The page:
Am I the only one just a bit troubled by the fact that the world's leading sleep researcher is named Dr.Dement? -- Finlay McWalter | Talk 00:25, 18 Apr 2004 (UTC)
I wondered the exact same thing recently; I learned in my high school psychology class that it's impossible to die from sleep dep, that you'd fall asleep before dying. I did some googling, and from what I can tell by making inferences based on vague speculation, the only way to die from sleep dep is to be incapable of sleep. Check out this small table giving life expectancy with total sleep deprivation (no references given); a newsgroup posting with (again unreferenced) replies claiming death won't occur... I'd also love to see a definitive answer on this. I'm not convinced by any lab studies in which animal (or human) sleep mechanisms were intentionally destroyed. Obviously, if one is physically incapable of sleep, death will occur before sleep. -- Wapcaplet 01:07, 18 Apr 2004 (UTC)
I'd be very interested to know what the supposed physiological cause of death is in these cases. I believe I'm correct in saying that the Autonomic nervous system and brainstem don't really partake of "sleep", so surely can't itself be harmed by the lack thereof. And I think I'm (roughly) correct in saying that a patient with these intact can at least keep breathing, digesting, and heart beating. -- Finlay McWalter | Talk 01:18, 18 Apr 2004 (UTC)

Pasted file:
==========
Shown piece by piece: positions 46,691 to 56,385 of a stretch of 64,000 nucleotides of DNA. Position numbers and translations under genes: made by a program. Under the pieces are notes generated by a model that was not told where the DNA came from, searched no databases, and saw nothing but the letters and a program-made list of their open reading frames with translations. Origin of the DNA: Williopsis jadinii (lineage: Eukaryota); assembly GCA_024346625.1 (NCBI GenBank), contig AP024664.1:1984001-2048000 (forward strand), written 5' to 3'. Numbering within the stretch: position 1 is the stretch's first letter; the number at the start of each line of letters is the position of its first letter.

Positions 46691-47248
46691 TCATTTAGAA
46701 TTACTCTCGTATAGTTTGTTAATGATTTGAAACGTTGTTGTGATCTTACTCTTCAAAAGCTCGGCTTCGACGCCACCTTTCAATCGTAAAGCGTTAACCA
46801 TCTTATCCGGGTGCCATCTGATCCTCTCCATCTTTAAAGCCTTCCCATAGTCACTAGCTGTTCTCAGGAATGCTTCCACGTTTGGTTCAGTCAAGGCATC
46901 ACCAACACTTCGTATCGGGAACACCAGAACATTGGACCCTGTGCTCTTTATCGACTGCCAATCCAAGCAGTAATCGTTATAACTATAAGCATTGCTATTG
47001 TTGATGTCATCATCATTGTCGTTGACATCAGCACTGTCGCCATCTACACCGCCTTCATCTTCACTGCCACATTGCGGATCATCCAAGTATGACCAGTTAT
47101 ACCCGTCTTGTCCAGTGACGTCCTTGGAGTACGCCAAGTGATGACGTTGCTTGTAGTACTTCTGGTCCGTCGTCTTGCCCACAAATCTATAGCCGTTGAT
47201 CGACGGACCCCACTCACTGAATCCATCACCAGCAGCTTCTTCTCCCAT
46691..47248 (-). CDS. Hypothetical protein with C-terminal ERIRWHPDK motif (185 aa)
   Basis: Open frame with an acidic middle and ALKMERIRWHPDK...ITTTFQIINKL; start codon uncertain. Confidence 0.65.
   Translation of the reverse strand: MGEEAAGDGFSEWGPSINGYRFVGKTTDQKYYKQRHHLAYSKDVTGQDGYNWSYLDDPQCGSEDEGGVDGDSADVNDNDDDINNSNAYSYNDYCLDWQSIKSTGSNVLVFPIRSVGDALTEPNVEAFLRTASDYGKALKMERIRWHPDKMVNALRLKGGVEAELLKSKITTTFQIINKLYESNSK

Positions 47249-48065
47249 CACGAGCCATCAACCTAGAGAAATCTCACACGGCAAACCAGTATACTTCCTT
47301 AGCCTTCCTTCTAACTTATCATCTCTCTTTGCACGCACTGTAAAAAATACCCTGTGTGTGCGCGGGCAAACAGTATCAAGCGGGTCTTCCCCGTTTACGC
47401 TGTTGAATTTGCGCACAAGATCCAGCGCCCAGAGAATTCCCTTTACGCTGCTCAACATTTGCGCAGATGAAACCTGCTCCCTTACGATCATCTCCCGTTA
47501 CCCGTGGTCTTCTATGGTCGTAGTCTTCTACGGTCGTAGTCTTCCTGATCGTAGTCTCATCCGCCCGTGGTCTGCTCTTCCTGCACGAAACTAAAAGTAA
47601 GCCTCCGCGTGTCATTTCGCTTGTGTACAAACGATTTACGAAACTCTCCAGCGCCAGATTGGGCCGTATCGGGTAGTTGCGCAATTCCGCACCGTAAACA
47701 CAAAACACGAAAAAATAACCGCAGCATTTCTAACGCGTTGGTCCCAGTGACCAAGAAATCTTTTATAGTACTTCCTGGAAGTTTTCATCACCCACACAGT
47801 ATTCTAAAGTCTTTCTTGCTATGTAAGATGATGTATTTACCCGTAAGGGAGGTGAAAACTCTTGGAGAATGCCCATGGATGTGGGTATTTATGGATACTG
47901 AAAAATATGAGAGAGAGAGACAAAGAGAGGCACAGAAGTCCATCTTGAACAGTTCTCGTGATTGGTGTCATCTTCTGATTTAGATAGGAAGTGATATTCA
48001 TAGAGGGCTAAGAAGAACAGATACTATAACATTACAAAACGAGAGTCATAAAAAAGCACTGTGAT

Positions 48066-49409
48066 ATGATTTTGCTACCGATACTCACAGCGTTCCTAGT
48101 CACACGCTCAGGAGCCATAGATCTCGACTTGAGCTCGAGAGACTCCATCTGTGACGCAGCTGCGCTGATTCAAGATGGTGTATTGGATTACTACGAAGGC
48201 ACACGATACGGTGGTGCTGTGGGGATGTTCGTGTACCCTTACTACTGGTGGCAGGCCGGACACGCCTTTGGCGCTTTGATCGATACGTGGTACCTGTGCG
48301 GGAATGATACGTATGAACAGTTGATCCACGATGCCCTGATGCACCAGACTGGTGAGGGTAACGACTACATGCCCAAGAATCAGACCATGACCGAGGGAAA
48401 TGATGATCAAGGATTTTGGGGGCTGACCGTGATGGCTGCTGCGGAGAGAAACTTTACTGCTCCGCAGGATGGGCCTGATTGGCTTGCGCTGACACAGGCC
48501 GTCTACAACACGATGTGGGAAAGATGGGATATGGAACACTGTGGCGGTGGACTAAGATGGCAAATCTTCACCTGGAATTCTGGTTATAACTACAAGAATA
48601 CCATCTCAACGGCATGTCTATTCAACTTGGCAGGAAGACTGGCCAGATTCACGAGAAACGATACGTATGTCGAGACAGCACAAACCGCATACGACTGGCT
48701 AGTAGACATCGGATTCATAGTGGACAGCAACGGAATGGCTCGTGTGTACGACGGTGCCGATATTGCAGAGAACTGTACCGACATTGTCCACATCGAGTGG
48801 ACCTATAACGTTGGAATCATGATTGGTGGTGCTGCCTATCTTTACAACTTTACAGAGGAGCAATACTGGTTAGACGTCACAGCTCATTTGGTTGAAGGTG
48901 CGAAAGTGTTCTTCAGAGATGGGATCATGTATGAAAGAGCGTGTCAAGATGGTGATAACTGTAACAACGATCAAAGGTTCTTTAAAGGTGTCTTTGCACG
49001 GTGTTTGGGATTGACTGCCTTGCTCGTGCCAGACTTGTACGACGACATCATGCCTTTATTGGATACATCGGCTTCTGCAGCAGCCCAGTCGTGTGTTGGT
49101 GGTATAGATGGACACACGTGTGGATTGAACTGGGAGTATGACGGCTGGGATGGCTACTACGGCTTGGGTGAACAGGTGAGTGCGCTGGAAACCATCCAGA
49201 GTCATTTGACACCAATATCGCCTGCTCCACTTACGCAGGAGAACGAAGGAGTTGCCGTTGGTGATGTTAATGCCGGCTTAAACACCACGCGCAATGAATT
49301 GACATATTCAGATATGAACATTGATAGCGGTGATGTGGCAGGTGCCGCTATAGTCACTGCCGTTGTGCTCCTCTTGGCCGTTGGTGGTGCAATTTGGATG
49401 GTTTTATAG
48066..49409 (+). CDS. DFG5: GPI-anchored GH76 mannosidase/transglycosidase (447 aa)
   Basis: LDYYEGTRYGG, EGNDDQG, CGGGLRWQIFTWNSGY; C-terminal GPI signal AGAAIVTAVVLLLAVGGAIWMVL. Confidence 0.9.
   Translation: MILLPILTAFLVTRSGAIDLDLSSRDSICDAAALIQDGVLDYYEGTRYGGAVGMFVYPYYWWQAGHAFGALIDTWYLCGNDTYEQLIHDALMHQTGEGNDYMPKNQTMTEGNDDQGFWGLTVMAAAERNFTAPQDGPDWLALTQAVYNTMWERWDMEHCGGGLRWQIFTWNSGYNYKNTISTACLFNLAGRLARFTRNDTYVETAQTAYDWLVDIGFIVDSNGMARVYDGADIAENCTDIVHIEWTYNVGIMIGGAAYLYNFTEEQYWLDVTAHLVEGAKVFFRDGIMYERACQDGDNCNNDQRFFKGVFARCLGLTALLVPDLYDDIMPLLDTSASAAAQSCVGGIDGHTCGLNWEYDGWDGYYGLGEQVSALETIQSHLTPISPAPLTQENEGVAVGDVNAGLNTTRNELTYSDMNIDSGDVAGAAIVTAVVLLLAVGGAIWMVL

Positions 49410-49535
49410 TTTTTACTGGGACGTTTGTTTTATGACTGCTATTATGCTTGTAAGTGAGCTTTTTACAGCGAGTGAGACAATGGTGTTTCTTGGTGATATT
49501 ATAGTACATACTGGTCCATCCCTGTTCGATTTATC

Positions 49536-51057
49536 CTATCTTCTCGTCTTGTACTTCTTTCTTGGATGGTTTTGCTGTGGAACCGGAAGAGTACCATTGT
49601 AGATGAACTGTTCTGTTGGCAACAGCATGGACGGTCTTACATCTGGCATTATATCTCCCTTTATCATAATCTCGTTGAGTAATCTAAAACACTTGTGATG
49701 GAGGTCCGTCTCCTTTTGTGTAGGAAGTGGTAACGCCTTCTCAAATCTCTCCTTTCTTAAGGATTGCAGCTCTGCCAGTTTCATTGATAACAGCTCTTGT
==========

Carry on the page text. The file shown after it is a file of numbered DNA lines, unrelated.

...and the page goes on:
Sleep is not well understood, so I think no definite explanation is known. But experiments have been done with rats: A pair of rats is placed on a circular platform in a pool of water, separated by a barrier. One is hooked up to an EEG (the other probably has a hookup which is ignored). Whenever this one rat starts to fall asleep, the barrier begins to move, forcing the rat awake. This way the rat can rest but not sleep, and the other rat can sleep sometimes. After a while (3 weeks?) the rat that couldn't sleep was unable to maintain its body temperature and died. Even if the rat was allowed to sleep after the body temperature began to wander, death still occurred. For this reason, volunteers are generally not permitted to become this sleep-deprived in studies. As for "you'd fall asleep first", this is probably true in a quiet room with nothing but food and water, but with suitable stimulants or a person to keep waking you, you could stay awake a very long time. I wish I still had the book I read all this in, but it (and its title and author) have now vanished into the mists of time. Perhaps the problem was that I was sleep-deprived to the point of hallucination and bad memory when I read it... --Andrew 15:22, Apr 25, 2004 (UTC)